Be extremely cautious about using BMW parts books sketches; same for Haynes and Clymers manuals. Various parts may be shown on any particular sketch or drawing that are only used on some models or some years, and, in some instances, are no longer used at all. The order of assembly, or placement, may not be as on the sketches.  

You may want to read/review the following article by Brook Reams, it is lengthy, but has many photos in it that I do not supply in my article; and Brook has a somewhat different approach here and there. Review his article, you may want to do that more than once ….and maybe once more after reading my article.
http://brook.reams.me/bmw-motorcyle-rebuilds/1973-bmw-r755-rebuild-project/31-bmw-r755-install-and-align-front-forks/

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Front Fork Oil

Discussion of Oil types and characteristics.

The following article SHOULD BE USED WITH: http://bmwmotorcycletech.info/viscosity.htm. That article has information that REALLY SHOULD BE READ…either NOW, or, after reading the below article!

I prefer Spectro’s fork oils and suspension fluids. They are of good quality, have low stiction, wide temperature range (excellent viscosity index), & the viscosities can be depended upon. Due to how specified, & lack of stiction fighters in some oils used commonly in our front forks & other characteristics, you are better off with a real fork oil like Spectro’s ….especially the full synthetic or part synthetic fork oil. For fork oils & suspension fluids, the various manufacturer’s do not agree on measuring viscosity; sometimes they don’t do more than give some sort of approximate SAE grade value. Viscosity measurements & temperatures are vastly more accurate between manufacturer’s for engine & gear oils; not so, apparently, for many suspension & fork oils. Because of these various things, and other reasons I won’t bother to get into, I highly recommend you stay with one manufacturer, this is particularly so if you are trying different viscosity grades.

I have not yet done extremely long period testing to find out what oils, or ingredients (esp. mineral vs synthetic), are causing the deterioration of the ‘bumpers’ at the bottom of the forks.  Until someone does such a test, or an accelerated test (increasing the temperature?), it is best to simply change the fork oil at reasonable intervals. 

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Transmission Input Spline Cleaning, Lubrication, Hints

Applicability: All BMW Airhead models; with some useful information for any splines-driven dry-plate clutch.

Why do it: (1) Smoother shifting; (2) Avoid wearing out expensive parts with expensive labor to repair damage; (3) Avoid suddenly spline failure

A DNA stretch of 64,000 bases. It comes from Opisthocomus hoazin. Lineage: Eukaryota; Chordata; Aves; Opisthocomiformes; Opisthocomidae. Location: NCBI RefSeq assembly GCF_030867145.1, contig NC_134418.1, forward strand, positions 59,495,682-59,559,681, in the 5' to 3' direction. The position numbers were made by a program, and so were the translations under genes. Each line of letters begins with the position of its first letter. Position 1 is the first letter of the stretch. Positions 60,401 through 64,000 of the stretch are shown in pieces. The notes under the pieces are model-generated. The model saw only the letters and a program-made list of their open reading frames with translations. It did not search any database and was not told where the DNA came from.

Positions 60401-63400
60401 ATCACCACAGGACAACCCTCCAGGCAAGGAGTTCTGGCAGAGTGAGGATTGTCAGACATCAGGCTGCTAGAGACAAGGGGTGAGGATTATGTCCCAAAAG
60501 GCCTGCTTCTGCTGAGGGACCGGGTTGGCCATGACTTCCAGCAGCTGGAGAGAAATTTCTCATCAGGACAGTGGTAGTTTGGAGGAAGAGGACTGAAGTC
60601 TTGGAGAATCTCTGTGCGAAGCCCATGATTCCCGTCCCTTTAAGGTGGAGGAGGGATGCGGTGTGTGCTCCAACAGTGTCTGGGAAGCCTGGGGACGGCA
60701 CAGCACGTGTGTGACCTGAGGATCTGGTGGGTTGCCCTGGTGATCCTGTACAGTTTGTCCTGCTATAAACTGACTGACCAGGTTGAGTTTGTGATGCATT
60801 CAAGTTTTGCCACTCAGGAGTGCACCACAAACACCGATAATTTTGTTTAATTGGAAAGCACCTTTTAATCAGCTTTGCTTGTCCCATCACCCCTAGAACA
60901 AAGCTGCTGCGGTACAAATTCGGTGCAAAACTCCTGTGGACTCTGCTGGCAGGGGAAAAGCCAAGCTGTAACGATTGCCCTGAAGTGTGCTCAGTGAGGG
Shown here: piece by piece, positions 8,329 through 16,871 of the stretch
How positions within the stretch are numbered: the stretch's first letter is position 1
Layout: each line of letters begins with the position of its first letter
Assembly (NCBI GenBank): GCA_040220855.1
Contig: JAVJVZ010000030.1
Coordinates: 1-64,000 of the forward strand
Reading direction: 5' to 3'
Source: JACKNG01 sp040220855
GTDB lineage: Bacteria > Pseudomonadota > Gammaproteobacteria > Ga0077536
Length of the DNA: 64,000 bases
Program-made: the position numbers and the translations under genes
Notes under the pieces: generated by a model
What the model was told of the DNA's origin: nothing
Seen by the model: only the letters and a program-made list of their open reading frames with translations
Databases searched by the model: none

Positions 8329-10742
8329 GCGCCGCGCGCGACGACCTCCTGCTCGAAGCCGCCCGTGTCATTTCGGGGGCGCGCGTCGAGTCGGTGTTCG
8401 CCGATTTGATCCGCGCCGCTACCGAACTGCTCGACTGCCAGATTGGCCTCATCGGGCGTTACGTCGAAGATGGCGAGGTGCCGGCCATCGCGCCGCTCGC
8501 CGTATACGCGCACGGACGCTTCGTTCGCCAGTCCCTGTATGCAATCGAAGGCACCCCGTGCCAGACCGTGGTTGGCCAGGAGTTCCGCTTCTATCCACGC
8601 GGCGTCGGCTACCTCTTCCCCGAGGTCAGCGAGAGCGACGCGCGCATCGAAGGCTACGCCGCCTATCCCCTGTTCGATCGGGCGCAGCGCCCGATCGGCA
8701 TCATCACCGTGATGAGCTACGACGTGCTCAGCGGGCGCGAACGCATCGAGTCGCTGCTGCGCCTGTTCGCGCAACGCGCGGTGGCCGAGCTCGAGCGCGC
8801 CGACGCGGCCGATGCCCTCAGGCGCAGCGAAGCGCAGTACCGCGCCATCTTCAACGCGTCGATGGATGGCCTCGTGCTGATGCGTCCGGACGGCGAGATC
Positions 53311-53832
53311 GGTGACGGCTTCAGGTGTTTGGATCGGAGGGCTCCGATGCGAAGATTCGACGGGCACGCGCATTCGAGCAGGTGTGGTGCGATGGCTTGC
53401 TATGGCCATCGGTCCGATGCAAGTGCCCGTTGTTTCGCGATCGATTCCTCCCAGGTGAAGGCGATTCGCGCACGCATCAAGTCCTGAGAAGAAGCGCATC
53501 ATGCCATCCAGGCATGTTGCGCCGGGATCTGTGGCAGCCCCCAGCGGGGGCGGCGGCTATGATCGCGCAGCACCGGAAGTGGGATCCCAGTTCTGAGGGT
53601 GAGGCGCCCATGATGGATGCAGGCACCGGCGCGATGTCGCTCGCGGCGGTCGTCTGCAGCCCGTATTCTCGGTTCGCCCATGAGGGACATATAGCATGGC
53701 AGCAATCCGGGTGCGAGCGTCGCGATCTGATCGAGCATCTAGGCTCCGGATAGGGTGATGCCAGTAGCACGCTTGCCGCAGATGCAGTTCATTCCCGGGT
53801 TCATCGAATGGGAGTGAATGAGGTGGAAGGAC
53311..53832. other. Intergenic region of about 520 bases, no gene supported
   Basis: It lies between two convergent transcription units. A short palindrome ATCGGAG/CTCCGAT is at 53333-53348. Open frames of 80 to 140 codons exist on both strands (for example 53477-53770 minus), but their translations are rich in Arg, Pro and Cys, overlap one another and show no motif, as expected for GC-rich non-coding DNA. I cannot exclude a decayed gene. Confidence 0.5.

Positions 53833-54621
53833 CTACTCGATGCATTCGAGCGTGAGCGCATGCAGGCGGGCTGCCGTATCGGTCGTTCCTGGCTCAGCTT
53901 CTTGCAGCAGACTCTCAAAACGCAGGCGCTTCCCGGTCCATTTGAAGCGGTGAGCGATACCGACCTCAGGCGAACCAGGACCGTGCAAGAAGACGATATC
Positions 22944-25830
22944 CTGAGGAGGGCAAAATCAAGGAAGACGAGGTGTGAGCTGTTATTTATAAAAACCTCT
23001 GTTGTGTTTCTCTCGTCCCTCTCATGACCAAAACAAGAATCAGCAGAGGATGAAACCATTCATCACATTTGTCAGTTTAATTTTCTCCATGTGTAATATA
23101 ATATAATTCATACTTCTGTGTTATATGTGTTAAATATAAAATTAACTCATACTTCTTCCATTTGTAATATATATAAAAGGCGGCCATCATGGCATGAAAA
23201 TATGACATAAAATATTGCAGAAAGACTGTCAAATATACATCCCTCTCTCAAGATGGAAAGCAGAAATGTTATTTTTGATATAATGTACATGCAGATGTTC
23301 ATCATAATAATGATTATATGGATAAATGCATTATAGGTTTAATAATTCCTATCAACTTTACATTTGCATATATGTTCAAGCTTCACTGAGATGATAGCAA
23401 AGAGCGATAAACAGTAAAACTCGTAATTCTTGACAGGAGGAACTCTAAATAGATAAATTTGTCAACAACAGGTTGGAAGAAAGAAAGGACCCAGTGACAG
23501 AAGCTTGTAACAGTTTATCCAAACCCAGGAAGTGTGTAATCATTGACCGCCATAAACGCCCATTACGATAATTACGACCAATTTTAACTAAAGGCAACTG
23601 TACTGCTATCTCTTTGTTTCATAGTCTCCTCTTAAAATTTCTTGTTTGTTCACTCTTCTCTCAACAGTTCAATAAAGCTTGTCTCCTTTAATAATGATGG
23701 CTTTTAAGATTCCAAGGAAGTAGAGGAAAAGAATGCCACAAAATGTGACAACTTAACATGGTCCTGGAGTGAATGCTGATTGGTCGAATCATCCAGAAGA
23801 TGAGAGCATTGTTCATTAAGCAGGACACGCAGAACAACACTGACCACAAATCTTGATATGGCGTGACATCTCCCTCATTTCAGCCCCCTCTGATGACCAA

When to do it: Depends on year model and conditions you ride in, but probably every 12000 to 35000 miles.

What are you going to do: Unfasten the transmission, move it slightly backwards, clean and lubricate the transmission input shaft splines, and then reinstall transmission. You will probably do other work at the same time, described in the text that follows.

NOTE:  While an adequate job can be done by just moving the transmission backwards, a 100% job means removing the transmission from the motorcycle.  THAT can be put off until you have another reason for removing the transmission.

Required Skill level: Lower intermediate or better

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Throwout Bearing Maintenance

…cleaning, inspecting, and servicing the throwout assembly on ’74 to ’84 airheads every 10K. Would someone be willing to describe this process in enough detail so that I would have half a chance of performing this myself successfully?

Sure… The reason I suggest doing this, is due to the nature of the layout of the rollers in the bearing. Before the ’74’s (/5 and earlier), BMW used a ball bearing throw-out assembly. They went back to this after 1984. If you referrence a price list, you will see that the ’74 to’84 roller set up is a LOT cheaper. The rollors are laid out radially in a circle.This insure that as the rollers attempt to roll, one end will go faster than the other and will scrape on the two “thrust pieces” on each side.

The bearings do fail (usually indicated by a sudden need to take up slack in the clutch cable). Now, the failed bearing, the two thrust pieces and the clutch thrust rod are turning as a unit. The clutch end of the thrust rod can bore into the forward pressure plate of the clutch assembly. Surprisingly, the bike can still be operated while this is going on, with the rider noting strange shifting and odd clutch noises. This happens often enough that I carry a spare set up as insurance for my wife’s ’78 R100/7, when we tour. (I have, of course, the vastly superior /5)